Newbery Project #12: 2002’s A Single Shard


Oh, cool, another book that takes place over 800 years ago.

I kid, mostly, but have you realized that virtually NONE of these books take place in the present day? I counted FOUR in the project so far that could conceivably take place in the present day. Two of those are a stretch, and one of them is this year’s Flora & Ulysses, which I read but have not written about yet. The One and Only Ivan basically takes place in the present day, but is based on a real story from 1962. The Graveyard Book is not set in a specific time, but is so far into fantasy as to barely count as present-day. So we’re left with just The Higher Power of Lucky, which kind of feels like it takes place in the past because it takes place in a town so small, time basically doesn’t matter to it. MY KINGDOM FOR SOME CONTEMPORARY REALISTIC (or semi-realistic) FICTION.

BUT! To the task at hand: A Single Shard is the story of an orphan named Tree-Ear who lives under a bridge with his differently-abled friend Crane-Man, where they try to scrape by an existence. He lives in Ch’ulp’o, a village in Korea famous for its beautiful celadon pottery. You know, that pottery all the kids are into these days!

Tree-Ear deeply admires the potters, especially one named Min, who is clearly superior to all other potters. He manages to talk Min into allowing him to be his helper, and over the course of the book learns a lot about craft and discipline and all that good stuff.

All-in-all, it’s an interesting, well-paced, thoughtful little book!


The Thousand-Crane Vase

Linda Sue Park is careful with her characters, and she crafts solid motivations for all of them. We don’t really know anything about Tree-Ear’s lost family, but we see its reflection in Tree-Ear’s longing to belong to Min’s family. Min’s bristly personality has a back story as well, as does Min’s caring wife. Crane-Man is a little sketchier, and I never quite figured him out. That’s a shame, because he was potentially an interesting one. I wonder if some of him ended up in the “cut scenes” folder.

The Newbery seems to have a penchant for unique settings. A potting village in Korea in the 12th century is not something I expected I would ever read about. The description of the pottery-making process was interesting, especially the bits about the celadon glaze and the discovery of how to create inlays with different types of clay. But, it didn’t pique my interest quite enough to research anything further. I did look up the 1,000 Crane Vase the book references, and it is indeed impressive. Look!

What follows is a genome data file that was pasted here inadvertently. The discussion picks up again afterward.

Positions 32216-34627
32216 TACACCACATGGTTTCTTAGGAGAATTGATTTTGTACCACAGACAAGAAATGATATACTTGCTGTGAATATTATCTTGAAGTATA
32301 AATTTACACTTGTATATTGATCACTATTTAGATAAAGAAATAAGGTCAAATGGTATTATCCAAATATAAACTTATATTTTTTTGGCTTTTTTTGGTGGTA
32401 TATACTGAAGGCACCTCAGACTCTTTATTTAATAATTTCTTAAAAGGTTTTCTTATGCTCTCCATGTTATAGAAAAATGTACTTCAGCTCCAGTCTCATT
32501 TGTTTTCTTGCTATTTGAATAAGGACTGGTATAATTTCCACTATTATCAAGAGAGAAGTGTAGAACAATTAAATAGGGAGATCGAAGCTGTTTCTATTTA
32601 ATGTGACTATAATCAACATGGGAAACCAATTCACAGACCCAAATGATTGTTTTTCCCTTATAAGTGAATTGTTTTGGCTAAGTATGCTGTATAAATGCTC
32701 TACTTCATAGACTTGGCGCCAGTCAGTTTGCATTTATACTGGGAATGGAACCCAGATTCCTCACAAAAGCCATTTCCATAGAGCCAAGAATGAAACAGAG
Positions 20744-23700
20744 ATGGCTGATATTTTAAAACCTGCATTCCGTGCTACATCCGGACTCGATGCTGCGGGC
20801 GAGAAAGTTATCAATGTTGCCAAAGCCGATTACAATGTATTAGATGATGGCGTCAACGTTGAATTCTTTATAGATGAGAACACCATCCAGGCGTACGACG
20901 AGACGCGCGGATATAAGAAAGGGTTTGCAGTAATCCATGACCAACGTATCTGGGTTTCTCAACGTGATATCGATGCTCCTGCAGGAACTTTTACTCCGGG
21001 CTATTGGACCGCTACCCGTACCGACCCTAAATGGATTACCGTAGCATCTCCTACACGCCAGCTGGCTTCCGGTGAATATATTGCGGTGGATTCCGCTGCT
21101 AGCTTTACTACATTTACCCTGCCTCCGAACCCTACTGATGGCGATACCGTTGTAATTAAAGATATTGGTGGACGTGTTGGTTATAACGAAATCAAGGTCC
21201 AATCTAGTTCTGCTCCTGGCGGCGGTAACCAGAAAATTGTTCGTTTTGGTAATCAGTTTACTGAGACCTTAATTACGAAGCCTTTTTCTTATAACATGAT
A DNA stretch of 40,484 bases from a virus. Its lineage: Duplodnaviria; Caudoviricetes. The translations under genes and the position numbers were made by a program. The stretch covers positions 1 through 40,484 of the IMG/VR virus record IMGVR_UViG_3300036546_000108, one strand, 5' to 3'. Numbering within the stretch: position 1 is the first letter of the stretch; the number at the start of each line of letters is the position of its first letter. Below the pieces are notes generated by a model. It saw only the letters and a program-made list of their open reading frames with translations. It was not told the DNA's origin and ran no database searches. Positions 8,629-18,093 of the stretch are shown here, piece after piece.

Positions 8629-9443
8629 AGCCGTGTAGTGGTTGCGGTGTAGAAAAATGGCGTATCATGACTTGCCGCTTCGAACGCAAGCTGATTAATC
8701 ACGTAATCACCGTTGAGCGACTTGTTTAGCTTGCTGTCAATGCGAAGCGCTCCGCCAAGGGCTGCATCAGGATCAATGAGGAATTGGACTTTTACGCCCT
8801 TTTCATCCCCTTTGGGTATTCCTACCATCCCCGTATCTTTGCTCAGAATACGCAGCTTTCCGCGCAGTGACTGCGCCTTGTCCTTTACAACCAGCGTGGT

The book is a good balance of character development and plot. Park ramps-up the action when Tree-Ear has to go on his mission to the capitol to deliver Min’s completed vase, but this trip doesn’t take up too much of the book. The title itself gives away what happens on the trip, so while it’s a bit scary, it’s not exactly suspenseful. That didn’t bother me, though. You knew something had to happen on a weeks-long journey on foot, so having a vague idea of what that problem would be beforehand really didn’t take much away from it. It maybe softened the blow when it happened. I’m not sure if that’s really a good thing or not.

This wasn’t one of my favorite books I’ve ever read, or even one of my new Newbery favorites, but it was solid.

Would kids like it? Great for representing other cultures in kid lit. (We need diverse books!) Not exactly the first thing a kid is going to grab off the shelf, but there’s enough adventure and good writing to hook a few kids.

Are there “funny bits”? Crane-Man makes some attempts at humor, but the book is overall pretty darn serious.

Do I understand why it won? It’s well-written, representative of an less-often-represented culture and time period, and contains valuable lessons about hard work and family. So, totally!


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